Feds Share Joke of a Terror Watchlist with 1400 Private Orgs

0

The federal government shares its terrorist watchlist with more than 1,400 private entities, including hospitals and universities, AP News reports.

Civil libertarians should be very concerned. Innocent people are put on that list.

The government’s admission that it shares the list so broadly comes after years of insistence that the list is generally not shared with the private sector, according to the AP.

The government lies to us.

Gadeir Abbas, a lawyer with the Council on American-Islamic Relations, which has filed a constitutional challenge to the government’s use of the watchlist, called the government’s admission shocking.

CAIR is a terror-tied organization, but we share Mr. Abbas’s concerns.

“We’ve always suspected there was private-sector dissemination of the terror watchlist, but we had no idea the breadth of the dissemination would be so large,” Abbas said.

THE LIST IS A JOKE

Clearly no terrorist should be able to get a gun, however, terrorist Omar Mateen was taken off the FBI list – just to give you an idea of how inadequate the terror list is.

One bureaucrat can put a person on a list

The Intercept exposed some changes to the Federal government’s terrorist watchlist system under Obama that allows one man to put an American on a watch list without facts.

The government can now blacklist American citizens and foreigners as possible terrorists with “neither concrete facts” or “irrefutable evidence” for up to 72 hours in the face of “credible fear” as defined by Obama. After that, other unelected bureaucrats in the Obama cabinet or their deputies can extend it.

This comes from the “2013 Watchlisting Guidelines”. We don’t know if improvements have been made, but it’s not a list that should be shared.

A person can be put on the list because the FBI is interested in them, not because the FBI has a thing on them. They might have been “swept up” by accident.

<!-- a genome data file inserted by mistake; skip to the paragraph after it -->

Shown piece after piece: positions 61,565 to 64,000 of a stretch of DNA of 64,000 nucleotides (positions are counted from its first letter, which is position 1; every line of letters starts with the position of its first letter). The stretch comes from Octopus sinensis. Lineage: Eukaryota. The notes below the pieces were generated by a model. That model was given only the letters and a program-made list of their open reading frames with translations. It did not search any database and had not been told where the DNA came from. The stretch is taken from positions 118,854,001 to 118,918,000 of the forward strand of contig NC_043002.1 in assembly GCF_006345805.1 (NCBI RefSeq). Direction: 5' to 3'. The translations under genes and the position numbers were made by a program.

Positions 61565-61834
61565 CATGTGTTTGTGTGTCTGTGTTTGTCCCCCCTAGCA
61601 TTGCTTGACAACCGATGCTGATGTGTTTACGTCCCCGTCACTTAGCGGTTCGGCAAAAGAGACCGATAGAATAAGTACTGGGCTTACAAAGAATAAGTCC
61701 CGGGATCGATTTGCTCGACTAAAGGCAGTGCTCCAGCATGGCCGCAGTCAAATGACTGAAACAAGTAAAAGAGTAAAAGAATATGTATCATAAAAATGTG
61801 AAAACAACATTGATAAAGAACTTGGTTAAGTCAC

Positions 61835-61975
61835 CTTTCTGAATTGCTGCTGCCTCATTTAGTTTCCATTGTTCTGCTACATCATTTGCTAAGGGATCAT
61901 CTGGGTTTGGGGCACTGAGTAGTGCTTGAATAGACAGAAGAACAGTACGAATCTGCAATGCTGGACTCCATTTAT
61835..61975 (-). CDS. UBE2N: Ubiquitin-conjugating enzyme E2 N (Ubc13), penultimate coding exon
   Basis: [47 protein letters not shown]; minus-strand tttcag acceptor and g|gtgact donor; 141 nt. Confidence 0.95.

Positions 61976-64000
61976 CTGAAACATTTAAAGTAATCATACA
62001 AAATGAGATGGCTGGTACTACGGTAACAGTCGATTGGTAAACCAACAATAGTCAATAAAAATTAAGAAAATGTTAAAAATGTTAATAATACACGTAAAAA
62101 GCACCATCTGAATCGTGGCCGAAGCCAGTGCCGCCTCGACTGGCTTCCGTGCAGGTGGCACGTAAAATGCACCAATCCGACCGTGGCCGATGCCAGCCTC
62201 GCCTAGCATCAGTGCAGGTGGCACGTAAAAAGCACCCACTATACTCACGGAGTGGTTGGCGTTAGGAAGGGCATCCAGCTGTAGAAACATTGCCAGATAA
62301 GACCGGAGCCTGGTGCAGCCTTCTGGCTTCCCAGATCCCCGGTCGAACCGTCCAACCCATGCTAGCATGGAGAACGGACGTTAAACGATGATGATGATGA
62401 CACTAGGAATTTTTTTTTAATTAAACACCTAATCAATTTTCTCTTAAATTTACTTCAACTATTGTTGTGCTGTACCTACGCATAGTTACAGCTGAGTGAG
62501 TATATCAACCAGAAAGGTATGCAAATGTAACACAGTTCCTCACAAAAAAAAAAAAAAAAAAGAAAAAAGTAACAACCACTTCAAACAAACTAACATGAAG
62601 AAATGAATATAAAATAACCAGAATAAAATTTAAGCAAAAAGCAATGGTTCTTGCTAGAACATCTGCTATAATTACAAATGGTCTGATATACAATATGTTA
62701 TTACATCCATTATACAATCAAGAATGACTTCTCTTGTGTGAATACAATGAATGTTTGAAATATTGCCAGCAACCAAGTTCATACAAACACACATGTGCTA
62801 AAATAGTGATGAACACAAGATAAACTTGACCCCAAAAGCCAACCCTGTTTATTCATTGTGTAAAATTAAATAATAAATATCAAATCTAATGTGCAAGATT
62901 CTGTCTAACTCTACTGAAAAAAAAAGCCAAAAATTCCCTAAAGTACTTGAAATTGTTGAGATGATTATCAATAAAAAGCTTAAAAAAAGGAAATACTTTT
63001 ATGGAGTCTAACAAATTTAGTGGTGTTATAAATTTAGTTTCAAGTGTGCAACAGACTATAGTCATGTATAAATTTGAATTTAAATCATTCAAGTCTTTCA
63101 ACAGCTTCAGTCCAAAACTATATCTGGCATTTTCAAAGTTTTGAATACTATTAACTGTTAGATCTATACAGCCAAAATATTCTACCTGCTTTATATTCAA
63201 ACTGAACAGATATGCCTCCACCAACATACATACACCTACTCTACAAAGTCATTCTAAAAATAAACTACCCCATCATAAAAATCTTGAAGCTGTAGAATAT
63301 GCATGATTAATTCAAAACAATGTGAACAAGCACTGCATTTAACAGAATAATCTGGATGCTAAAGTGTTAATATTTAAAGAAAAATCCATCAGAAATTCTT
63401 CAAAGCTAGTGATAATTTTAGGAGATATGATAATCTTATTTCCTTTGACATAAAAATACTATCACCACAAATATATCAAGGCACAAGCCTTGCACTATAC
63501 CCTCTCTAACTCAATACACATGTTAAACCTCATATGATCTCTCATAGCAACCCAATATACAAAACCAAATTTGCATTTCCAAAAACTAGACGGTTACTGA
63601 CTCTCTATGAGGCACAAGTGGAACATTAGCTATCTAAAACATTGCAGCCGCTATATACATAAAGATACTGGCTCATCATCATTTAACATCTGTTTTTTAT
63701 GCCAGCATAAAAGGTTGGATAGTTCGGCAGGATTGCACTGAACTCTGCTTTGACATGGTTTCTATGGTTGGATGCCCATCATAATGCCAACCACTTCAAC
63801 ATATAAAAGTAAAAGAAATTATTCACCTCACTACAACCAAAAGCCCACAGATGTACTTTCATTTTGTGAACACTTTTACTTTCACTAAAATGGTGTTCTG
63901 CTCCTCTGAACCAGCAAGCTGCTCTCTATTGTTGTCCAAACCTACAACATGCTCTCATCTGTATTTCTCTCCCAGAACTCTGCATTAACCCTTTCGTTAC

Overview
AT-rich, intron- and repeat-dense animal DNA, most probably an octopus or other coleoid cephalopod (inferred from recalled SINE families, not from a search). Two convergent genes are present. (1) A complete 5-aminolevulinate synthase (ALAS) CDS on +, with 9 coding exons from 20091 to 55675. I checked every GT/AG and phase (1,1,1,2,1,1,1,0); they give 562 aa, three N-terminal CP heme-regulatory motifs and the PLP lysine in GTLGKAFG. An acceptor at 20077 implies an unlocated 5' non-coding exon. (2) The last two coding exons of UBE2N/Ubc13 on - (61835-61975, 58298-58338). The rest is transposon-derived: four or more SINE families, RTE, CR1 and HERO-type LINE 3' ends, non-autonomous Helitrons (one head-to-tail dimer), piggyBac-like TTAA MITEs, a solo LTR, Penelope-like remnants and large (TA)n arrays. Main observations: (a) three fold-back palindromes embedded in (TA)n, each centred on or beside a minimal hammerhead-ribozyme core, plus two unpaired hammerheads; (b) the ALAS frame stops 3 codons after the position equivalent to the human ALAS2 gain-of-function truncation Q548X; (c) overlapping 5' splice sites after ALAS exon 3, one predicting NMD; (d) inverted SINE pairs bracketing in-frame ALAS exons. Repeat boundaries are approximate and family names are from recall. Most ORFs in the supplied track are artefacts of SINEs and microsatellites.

The lists are overreaching

The databases have been a problem for a long time and the watch lists have been overreaching. Ted Kennedy was on the list. Your roommate’s uncle’s cousin might be on the watch list and you could end up there because of it.

The “explosive growth” by the watch list guardians has led to the entanglement of almost 300,000 people who have “no affiliation with known terrorist groups” but who fall under “reasonable suspicion” nevertheless, National Review reports.

The list is said to be up to as much as a million people with 40% who don’t belong there.

The terror watch list is not a vetted list of bad guys

It’s a really broad list of people who might have extremely distant connections to terrorism if any at all.

This two-year-old was on the terror watchlist

Look who is on the list

The “Terrorist Watch List,” like the “No-Fly List” and other secret government blacklists, includes the names of suspects, relatives of suspects, friends of suspects, former college roommates of suspects, and more. No doubt these inclusions are useful for FBI agents and other officials as they search for terrorists and their accomplices, but they are not vetted lists of bad guys, Forbes reported.

Huff Po listed seven ways you can be put on the watch list and it could be as simple as a post on Facebook, someone could think you’re a terrorist or you could maybe know a terrorist even if you don’t know you know one. That could put you could be in a “threat” category like the Tea Party and Libertarians, or you could simply be unlucky like Ted Kennedy or the 4-year old boy in 2005 on his way to visit his grandmother.

Nelson Mandela was on the list. Fox News pundit Stephen Hayes is on the list. A 2-year old and the Ford Motor Co. were on the list.